(Coby) White, seen by many as a top-10 pick for his dynamic, long-range scoring ability and burgeoning point guard skills, had a productive couple of days, despite not participating in any drills or scrimmages. Measuring in at 6-foot-4.5 in shoes with a 6-foot-5-inch wingspan, he effectively hushed concerns over what his real wingspan is.
Heading into the event, some scouts and executives were concerned that the narrow-framed guard potentially had a negative wingspan, which would’ve given some teams pause over whether or not he’d hold up well defensively. Although a 6-foot-5 wingspan isn’t ideal for a player of essentially equal height, it was better than expected, which is all you can ask for.
He (Nassir Little) measured well, coming in at 6-foot-6 in shoes with a monstrous 7-foot-1-inch wingspan, prototypical measurements for a big wing in today’s NBA. Unsurprisingly, the bouncy forward flew high in his vertical tests, impressing onlookers with both his 31-inch standing vertical (ninth) and 38.5-inch max vertical (tied-fifth). Little also displayed signs of a smoother shooting stroke, noting on ESPN that he tweaked his shooting pocket by altering the angle at which he brought the ball back toward his face.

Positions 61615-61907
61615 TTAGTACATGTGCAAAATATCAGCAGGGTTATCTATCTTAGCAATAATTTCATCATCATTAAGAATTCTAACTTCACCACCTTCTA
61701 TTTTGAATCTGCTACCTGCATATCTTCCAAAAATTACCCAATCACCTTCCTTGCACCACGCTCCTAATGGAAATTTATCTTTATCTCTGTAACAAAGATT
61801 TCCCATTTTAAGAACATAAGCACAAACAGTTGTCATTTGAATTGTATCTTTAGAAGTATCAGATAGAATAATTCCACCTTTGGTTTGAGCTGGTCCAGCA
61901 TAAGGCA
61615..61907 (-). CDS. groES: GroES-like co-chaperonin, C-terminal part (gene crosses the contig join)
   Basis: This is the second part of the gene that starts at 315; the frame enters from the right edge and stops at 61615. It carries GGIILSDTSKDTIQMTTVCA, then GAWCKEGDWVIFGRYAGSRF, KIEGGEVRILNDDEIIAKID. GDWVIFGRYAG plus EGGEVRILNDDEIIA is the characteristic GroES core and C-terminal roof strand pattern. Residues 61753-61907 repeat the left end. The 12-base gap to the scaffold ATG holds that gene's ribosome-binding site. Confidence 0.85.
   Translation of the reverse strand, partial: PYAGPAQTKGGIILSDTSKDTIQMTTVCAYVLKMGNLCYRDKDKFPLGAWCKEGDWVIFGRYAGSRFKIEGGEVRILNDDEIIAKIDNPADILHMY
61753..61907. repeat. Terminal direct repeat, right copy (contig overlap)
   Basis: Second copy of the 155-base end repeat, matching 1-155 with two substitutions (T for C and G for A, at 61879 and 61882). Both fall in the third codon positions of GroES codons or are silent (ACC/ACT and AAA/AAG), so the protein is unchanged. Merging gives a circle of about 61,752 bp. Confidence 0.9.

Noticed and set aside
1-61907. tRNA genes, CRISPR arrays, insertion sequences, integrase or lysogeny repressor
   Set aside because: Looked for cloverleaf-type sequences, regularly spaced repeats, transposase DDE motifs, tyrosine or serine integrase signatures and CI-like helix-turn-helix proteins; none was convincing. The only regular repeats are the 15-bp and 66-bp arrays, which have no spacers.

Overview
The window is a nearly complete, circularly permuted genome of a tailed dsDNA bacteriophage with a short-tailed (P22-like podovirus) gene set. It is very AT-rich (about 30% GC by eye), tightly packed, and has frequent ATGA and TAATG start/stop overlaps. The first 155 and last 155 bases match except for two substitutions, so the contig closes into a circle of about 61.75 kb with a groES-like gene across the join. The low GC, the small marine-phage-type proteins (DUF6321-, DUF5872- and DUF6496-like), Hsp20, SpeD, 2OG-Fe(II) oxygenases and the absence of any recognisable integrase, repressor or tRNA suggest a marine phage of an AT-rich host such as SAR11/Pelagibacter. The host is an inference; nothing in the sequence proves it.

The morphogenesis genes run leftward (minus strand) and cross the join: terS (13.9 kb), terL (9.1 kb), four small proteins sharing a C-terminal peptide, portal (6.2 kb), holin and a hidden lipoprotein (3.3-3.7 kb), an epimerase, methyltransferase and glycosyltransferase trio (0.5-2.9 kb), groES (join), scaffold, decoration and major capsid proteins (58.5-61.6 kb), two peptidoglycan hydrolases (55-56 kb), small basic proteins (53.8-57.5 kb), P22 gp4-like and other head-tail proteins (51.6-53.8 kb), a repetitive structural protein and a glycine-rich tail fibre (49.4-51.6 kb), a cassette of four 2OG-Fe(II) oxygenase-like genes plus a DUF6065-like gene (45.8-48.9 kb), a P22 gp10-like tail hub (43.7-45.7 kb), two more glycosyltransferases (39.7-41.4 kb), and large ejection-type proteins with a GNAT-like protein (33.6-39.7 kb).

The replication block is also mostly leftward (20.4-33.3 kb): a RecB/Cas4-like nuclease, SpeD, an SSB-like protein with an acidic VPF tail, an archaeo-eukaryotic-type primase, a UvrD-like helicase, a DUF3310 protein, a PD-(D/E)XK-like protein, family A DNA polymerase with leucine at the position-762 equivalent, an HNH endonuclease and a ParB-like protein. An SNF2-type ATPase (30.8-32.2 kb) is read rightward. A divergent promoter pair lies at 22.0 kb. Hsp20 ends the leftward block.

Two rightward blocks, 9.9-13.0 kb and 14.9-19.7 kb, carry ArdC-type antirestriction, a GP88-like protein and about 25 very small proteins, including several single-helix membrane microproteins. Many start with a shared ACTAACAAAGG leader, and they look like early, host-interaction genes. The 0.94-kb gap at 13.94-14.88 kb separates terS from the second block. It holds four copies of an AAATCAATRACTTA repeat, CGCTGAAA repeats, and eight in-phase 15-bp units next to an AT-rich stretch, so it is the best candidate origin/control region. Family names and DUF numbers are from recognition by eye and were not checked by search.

Improving his three-point shooting (26.9 3P%) will be crucial both for his draft stock and for his place in the NBA — without a legitimate jumper, it’s hard to play effectively on the perimeter. He showed signs of shooting potential before coming to UNC, so it’s possible that, coupled with these improvements, he’s rediscovering his stroke, a positive development for NBA teams who are interested in the potential lottery selection.
(Cam) Johnson, the eldest of the trio, performed just as well as the former two. The 23-year-old sported a strong 6-foot-8.5 height with shoes and a 6-foot-10-inch wingspan, helping the perception that he could stick on the defensive end at the next level. A 10.52-second lane agility time helped that perception as well, as he ranked fifth out of all participants. He was just ‘okay’ in other agility tests, but simply showing that his athleticism isn’t a true hindrance was important for convincing teams that he’s more than just a marksman.
In NBCSports' latest mock draft, White goes to the Bulls at #7 - Little to Minnesota at #11 - and Johnson to the Jazz at #23. The Celtics have the #14, #20 and #22 slots in the first round.
Back at UIC for the final night of workouts. Some high-level prospects coming through this evening. Nassir Little back in the gym again splashing corner 3s. pic.twitter.com/buQY9GUqYE
One thing is for sure in this draft - Danny Ainge will not show his hand until he has to. In most mock drafts, after the first two or three picks, it's anyone's guess what comes next. The status of Kyrie Irving and Al Horford will definitely have an effect on what the Celtics do on draft night.